from Equinox to almost Beltane we have ridden the waves of Spring.
We did our ritual just after the 5th grade play and it was just our family of 3 and 4 members of a school friend’s family. It was not rainy but it was not sunny either. So much is lost from the immediate moment, only the smiles, the bird calls, the clarity of the children remain.
We gathered and the kids played a bit and we talked about ritual and the holiday.
We were going to work with the nine virtues and pick random ones.
We were looking towards balance and Spring and we talked about balancing poses.
We layered up and processed to the 5 circle fire pit.
I love the children energy at ritual even when it is difficult.
But we hold each other and settle in.
Offerings set in the platter, bento-box style. Wine glasses in a basket for the waters. Small colored glass vials of oils and hulls of sunflower-heads for sacrifice. The end of the apples and indoor grasses. We had other offerings of chicken backs, fat and bread.
We had a good fire small and strong. We found our places around it.
We had it set up to wash our hands as we went into the circle but it was too cold. Instead of washing I honored the Directions and the Earth Mother tossing bird seed.
Our beautiful well, recently cleared of winter- Bryan had the Vervain Stalks and sprinkled us with water. When he honored our fine willow tree the kids went to touch it. And our magical warm sparkling fire lit all our hearts.
Oils sizzled: sparks and flashes of sacrifice.
The focus of the children framing ritual, not necessarily knowing what would happen next but open & trusting.
Our Omens for the seasons were as follows;
for the Ancestors we got Kinwaz – torch, can also be a wound or sore, can be to illuminate or to cut.
for the Spirits we got Thuriz or thorn- defense or protection, boundary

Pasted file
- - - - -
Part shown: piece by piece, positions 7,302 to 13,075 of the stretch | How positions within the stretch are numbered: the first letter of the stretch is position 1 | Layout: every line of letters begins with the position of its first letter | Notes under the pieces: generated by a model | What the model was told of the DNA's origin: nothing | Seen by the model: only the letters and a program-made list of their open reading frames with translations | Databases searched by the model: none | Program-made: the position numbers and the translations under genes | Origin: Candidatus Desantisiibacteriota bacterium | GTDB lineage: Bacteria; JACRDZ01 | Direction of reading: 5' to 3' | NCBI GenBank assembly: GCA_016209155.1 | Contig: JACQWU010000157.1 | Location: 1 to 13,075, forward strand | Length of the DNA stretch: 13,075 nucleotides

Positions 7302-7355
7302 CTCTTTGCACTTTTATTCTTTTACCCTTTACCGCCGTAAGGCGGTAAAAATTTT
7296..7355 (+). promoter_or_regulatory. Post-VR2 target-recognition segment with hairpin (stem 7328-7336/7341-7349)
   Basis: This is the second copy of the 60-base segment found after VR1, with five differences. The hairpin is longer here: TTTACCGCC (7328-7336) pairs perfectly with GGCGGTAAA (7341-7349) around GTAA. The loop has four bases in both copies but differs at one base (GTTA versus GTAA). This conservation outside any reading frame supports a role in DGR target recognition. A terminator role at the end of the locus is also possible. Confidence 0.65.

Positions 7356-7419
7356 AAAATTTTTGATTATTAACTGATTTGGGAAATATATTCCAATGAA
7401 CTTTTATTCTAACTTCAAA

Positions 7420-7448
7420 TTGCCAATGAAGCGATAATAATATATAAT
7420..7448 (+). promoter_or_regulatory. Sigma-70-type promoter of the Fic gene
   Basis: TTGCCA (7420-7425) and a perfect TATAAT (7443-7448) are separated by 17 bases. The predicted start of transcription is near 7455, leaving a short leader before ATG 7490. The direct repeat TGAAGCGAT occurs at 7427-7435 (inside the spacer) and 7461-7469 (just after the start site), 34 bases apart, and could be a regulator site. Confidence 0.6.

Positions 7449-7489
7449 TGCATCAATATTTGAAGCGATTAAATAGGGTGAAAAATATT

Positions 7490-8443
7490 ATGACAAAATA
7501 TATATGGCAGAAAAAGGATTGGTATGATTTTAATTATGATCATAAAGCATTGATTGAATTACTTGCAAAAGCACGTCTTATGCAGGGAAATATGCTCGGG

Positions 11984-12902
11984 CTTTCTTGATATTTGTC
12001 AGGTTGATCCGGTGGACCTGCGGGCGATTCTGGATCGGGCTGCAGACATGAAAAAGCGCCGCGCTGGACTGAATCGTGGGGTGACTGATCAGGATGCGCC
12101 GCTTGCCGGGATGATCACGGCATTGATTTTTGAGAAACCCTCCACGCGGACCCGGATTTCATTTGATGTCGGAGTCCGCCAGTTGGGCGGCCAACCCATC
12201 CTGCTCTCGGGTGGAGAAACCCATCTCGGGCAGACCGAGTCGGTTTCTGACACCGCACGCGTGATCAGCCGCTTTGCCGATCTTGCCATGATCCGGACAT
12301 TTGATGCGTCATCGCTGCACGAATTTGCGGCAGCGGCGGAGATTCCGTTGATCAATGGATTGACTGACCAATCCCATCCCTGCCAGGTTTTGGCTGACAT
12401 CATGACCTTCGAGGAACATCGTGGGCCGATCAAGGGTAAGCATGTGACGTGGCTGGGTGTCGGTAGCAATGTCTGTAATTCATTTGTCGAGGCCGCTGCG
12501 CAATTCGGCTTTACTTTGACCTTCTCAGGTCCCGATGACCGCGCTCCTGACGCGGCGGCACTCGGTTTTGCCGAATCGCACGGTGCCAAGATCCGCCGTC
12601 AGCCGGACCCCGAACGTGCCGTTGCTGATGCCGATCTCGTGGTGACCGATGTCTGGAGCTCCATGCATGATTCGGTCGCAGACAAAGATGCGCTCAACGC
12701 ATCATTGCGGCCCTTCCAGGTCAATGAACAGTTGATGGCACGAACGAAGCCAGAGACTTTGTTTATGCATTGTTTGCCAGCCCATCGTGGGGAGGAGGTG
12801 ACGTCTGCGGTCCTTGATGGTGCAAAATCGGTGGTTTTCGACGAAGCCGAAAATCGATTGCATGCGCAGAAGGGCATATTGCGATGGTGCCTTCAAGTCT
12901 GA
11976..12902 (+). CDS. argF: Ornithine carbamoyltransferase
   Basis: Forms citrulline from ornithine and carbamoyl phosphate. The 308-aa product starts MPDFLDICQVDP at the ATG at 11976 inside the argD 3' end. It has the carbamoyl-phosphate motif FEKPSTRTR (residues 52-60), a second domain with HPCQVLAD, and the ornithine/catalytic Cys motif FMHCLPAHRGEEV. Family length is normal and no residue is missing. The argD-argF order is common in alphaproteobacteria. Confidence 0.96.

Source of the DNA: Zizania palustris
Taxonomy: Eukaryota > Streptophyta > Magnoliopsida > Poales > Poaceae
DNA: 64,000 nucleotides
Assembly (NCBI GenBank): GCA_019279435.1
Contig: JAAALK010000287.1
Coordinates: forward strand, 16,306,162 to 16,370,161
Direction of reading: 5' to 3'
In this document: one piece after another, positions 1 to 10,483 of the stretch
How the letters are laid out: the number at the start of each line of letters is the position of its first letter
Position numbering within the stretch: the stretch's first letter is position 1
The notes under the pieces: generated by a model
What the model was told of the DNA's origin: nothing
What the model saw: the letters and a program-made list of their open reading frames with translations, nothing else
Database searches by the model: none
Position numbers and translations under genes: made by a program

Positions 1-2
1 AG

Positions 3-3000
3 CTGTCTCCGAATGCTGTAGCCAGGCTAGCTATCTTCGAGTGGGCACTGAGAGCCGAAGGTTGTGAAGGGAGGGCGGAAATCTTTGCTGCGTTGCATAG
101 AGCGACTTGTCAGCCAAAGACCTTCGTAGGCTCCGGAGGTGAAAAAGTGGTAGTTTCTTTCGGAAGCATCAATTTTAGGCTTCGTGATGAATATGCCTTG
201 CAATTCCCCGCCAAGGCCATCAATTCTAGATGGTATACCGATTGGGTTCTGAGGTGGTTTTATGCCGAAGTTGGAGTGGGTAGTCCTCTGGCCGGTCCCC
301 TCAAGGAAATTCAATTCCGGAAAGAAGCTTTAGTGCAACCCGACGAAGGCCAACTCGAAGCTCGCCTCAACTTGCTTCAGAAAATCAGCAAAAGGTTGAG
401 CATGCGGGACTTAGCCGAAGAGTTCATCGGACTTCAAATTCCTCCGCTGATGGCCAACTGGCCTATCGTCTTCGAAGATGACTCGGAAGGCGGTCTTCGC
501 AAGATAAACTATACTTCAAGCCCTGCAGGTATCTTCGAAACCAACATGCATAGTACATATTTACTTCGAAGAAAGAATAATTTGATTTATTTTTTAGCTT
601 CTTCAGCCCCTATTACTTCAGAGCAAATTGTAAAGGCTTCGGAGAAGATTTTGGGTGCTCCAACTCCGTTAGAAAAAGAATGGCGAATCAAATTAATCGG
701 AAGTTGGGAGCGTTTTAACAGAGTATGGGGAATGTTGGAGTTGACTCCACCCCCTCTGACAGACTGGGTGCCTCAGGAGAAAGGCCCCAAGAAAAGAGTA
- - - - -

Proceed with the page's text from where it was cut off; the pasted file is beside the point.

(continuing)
for the Gods and Goddesses- Eihwaz or the horse- the bond between the rider and the ridden
for the holiday we got Nathuz or need- the friction or the need fire, it is about knowing what you need
The Ogham we pulled was Yew – meaning the inevitable or unavoidable fate, lots of times it means death.
This was all about creating the boundaries and protection we need and our relationship between the Gods and Godesses in dealing with the inevitable.
None of this seemed foreboding however, but strengthened us though awareness. We gladly drank our fill of the refreshing waters, leaving some to spare.
When we pulled out the virtue cards. Bryan got 2 stuck together and then everyone picked 2 - one to keep, one to offer to the fire. Like poetry, the virtues filled each of us with our needs and direction.
What did you get?
Putting it all together, gathering, giving thanks, the last items burned, stirring the fire.
This ritual was held a week after the earthquake and tsunami in Japan. We prayed for healing for the earth.
We feasted like the family we are, brought together though our children for holiday.
Since then the weather has been strange at best- snow, ice, thunder storms, and perfect spring sun. Peepers and bugs and all sorts of birds appear. Buds and leaflets are now everywhere, daffodils bloom in profusion, the forsythia is brilliant down the mountain and just blooming here. Trees promise flowers and the grass almost needs cutting. Weeding the garden beds and creating new fences. Need to plant our seeds.
It seems of the upmost importance to be able to grow our food and to take better care of ourselves.